But I’ve also found it helpful to use visualization tactics. If you want a new house, find a picture of the house you love and pin it to the wall by your desk. It works much like writing down your goals. When you see what you’re after, day in and day out – and you make steps to achieve it, you’ll eventually get there.
Compare this to no visualization, and not writing down your goals… your just swimming in an ocean with no real path to follow.
Write down your goals. Find your visual cues that will help guide you, and set yourself upon the path to getting what you want.
Failures can be Our Best Learning Experiences
Is it because failures stick in our minds with greater depth? Is it because we relate to punishment more strongly than reward? I can’t tell you why we learn best from mistakes and failures… but I truly believe we do.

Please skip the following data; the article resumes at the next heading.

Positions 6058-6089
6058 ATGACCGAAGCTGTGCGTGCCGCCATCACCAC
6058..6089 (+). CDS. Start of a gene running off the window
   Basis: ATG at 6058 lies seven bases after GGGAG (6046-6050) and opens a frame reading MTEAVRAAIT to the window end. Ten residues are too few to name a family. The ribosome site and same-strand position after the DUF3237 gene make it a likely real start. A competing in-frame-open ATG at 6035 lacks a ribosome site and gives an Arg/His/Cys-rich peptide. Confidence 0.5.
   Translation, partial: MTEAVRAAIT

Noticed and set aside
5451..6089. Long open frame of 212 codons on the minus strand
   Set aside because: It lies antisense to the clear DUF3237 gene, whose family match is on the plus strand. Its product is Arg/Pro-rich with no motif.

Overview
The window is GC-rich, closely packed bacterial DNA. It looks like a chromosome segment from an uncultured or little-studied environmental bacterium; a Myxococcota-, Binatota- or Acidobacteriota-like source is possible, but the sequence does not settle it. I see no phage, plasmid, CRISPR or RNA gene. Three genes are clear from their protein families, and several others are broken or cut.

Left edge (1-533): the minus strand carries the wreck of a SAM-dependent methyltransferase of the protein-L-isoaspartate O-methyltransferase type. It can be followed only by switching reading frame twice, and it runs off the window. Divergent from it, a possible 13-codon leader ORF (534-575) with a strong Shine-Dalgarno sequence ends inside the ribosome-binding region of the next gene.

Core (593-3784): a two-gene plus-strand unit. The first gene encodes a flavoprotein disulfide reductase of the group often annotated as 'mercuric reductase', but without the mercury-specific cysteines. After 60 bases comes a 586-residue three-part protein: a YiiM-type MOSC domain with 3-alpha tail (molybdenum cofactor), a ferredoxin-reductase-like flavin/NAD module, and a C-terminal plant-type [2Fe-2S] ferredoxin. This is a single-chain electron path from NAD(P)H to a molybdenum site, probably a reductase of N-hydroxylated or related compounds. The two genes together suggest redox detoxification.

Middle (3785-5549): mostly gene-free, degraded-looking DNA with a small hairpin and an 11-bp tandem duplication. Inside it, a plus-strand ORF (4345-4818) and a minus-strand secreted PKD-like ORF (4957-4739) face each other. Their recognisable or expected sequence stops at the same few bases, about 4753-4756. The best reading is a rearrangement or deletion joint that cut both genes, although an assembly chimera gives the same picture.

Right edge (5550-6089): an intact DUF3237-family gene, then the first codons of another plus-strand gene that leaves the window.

It might be a personal mistake. Like the time I decided to yell obscenities at a boss, because I was absolutely sick of her needless badgering (I was young, what can I say?). It might be larger-scale. Maybe you’ve been forced into bankruptcy – business or personal. The path to that hard-place was most certainly paved with lessons; both of what you could have done differently, as well as with the things you did correctly.
There is truth to the saying “what doesn’t kill us, makes us stronger”. That is because we learn from what didn’t kill us. We take from those lessons and we grow stronger and smarter because of them.
You are Blessed with the Opportunity to Try Again
Knowing his struggles, I asked a friend the other day how he was doing. Through all his stress and struggles, his response was “hey, I woke up this morning – and every day you wake up is a good day, right?”